A few experiences were beyond my control, but most weren’t random acts of bad luck, inappropriate chance or crimes of opportunity: the list was becoming darker and danker. I was looking at life through the wrong end of a bottle. One mostly imported from France or Italy. Always containing red or white, but any hue would do. When I talk about these brushes with death, many people chime in with their own stories. A good friend shivers when she talks about the time in high school that she and a friend got into a boat with strange men and went off for a pleasure cruise that could have ended horribly.
But the difference is that the experiences they talk about are usually ones that happened when they were young. I was in my forties when I woke up naked in what amounted to a jail cell of my own making. I believe in a perverse way that I’ve led a charmed life; for some reason I was saved from myself over and over and over and over again throughout the years.
Mr. Taxi Driver
I was headstrong and willful and thought I knew everything. I was scared, suffered from social anxiety and eating disorders, worked in a high-profile fashion journalism position (this was before blogging and social media put us all out of, well, hell, just about everything) where I was expected to cover sometimes three or four events a night. And so I became a party girl. Only that’s merely a great euphemism. I became an alcoholic. And a substance abuser. A high-functioning addict who, without a snort of white powder and a Moroccan juice glass filled with leftover hair of the dog named Merlot, Pinot or Tempranillo, could barely crawl from my captain’s bed into the claw foot bathtub to shower for the day without uncontrollable shaking, body aches, and what felt like a drug-induced heart attack waiting to happen.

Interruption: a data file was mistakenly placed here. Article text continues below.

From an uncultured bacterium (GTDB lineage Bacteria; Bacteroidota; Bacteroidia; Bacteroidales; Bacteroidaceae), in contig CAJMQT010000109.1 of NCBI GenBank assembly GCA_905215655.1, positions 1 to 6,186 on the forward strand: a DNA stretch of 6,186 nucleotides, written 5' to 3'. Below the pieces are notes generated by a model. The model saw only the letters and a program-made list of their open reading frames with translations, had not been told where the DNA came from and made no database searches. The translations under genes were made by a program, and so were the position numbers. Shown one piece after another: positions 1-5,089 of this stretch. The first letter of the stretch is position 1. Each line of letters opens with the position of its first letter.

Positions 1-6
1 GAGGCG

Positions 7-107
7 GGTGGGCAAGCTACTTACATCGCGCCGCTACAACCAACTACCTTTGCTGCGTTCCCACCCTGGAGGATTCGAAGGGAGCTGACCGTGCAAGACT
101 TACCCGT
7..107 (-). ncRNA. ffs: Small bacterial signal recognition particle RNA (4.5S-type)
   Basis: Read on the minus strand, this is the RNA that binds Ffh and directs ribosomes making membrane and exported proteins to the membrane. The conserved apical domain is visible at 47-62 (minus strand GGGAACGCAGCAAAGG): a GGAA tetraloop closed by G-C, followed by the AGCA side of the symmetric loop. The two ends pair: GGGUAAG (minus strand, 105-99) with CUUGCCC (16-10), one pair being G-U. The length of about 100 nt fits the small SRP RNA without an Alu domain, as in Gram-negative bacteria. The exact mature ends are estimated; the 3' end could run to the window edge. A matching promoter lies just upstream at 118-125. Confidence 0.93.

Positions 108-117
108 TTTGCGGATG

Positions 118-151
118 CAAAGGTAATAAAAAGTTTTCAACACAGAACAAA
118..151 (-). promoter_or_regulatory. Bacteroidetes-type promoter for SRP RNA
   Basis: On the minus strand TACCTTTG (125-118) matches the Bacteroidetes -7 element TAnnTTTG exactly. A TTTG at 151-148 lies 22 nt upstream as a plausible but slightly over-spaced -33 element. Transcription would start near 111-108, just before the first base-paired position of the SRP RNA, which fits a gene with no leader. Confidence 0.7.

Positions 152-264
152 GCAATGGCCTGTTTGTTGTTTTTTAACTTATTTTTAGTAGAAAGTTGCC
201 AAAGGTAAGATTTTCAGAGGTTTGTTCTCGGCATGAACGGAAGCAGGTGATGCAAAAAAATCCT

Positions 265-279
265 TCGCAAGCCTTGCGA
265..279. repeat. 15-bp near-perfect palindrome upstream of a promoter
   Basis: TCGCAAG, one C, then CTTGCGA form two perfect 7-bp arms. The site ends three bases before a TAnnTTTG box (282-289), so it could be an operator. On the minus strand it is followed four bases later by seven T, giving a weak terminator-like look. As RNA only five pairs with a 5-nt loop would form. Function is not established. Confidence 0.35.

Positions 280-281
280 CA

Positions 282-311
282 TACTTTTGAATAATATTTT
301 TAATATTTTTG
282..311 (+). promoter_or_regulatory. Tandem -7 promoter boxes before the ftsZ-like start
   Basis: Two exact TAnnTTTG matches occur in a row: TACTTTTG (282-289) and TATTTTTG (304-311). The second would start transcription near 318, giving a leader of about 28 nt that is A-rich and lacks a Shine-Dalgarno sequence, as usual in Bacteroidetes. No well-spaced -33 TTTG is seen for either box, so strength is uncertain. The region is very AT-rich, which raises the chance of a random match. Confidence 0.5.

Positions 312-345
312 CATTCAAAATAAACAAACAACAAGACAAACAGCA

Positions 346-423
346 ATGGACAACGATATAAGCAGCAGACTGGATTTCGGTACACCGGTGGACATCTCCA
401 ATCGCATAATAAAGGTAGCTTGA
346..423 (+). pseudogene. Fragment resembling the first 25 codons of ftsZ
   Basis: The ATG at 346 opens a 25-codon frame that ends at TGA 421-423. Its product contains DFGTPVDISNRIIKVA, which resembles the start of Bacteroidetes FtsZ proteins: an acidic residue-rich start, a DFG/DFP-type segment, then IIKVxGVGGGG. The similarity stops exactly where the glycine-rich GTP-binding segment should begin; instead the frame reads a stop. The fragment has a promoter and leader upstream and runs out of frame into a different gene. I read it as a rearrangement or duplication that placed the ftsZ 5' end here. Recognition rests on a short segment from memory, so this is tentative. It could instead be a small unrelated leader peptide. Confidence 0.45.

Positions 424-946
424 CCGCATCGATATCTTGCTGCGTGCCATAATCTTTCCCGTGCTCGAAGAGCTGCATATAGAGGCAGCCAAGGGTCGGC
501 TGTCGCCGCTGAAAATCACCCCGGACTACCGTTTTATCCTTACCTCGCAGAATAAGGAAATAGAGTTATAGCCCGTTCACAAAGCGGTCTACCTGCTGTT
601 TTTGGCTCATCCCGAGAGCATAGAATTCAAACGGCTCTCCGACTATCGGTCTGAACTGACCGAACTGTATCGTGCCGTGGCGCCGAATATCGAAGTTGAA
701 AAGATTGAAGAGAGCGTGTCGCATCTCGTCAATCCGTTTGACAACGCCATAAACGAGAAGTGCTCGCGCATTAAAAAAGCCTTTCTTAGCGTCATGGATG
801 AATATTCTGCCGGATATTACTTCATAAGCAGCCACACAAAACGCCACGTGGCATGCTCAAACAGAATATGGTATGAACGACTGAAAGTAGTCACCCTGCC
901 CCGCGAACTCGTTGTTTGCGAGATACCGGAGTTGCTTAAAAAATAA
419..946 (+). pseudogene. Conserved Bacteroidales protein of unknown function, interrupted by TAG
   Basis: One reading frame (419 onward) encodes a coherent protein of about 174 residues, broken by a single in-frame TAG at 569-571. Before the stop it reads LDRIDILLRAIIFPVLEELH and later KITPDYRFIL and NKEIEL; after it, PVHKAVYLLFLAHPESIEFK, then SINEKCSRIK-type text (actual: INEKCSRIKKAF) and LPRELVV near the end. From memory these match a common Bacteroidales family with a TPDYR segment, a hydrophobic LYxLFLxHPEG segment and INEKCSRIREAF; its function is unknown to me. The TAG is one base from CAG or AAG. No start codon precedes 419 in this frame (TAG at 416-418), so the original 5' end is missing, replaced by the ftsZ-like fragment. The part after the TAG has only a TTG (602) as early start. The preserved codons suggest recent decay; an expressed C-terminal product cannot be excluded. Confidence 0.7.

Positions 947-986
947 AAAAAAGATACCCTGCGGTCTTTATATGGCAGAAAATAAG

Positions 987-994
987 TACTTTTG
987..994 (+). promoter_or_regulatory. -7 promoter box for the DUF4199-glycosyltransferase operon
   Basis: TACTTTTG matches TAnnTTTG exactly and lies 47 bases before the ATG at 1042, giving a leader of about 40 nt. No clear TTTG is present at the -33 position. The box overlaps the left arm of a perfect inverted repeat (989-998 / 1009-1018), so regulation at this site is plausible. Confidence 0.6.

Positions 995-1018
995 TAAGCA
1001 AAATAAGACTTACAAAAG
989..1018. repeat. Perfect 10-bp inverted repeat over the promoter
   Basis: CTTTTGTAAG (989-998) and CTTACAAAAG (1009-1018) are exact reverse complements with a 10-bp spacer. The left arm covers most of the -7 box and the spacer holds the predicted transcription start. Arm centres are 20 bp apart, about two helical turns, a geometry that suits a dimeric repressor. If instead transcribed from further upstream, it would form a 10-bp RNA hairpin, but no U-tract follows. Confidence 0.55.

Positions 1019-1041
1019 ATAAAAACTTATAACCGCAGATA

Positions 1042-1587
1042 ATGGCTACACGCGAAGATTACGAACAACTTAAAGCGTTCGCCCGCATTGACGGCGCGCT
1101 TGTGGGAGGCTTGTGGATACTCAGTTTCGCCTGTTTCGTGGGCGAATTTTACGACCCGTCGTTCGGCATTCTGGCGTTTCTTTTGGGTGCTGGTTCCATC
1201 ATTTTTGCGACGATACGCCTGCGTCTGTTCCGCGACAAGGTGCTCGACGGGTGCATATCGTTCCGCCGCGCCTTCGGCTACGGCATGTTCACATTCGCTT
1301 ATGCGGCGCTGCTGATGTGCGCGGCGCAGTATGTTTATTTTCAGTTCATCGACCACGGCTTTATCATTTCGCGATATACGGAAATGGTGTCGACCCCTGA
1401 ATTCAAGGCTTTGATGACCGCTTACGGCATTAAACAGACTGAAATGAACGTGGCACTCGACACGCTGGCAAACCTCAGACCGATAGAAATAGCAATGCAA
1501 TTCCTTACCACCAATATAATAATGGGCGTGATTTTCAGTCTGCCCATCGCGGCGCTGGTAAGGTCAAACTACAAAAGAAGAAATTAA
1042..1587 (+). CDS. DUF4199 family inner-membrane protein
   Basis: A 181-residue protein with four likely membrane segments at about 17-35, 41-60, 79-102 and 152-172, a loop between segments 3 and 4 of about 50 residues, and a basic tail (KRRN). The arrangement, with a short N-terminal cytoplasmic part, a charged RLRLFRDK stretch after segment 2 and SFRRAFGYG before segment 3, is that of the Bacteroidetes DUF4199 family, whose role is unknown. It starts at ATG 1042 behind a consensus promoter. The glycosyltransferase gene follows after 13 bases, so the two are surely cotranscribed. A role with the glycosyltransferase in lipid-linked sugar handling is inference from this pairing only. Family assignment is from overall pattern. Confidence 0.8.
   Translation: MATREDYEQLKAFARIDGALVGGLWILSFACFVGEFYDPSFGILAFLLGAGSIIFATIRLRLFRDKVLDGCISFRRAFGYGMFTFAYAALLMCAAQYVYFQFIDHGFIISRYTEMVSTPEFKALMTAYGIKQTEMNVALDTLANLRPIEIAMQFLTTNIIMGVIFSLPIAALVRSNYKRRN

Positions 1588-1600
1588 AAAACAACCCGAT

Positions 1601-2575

There were so many instances of finding my way home by inner radar or relying on the “kindness of strangers.”
By all accounts, I should have been dead by now. There were so many instances of finding my way home by inner radar or relying on the “kindness of strangers,” all the while believing that angels were watching over me. In my “jail cell,” actually a rent-by-the-hour motel room in Queens (maybe worse), Mr. Taxi Driver lying next to me called himself my protector. He told me he had picked me up about two avenues from where I lived after seeing me get out of another taxi. He picked me up, but I was so inebriated that I couldn’t articulate where I was going, so he took me to this place. According to him. He continued to insist that I needed him to protect me.
Escape. Sort of.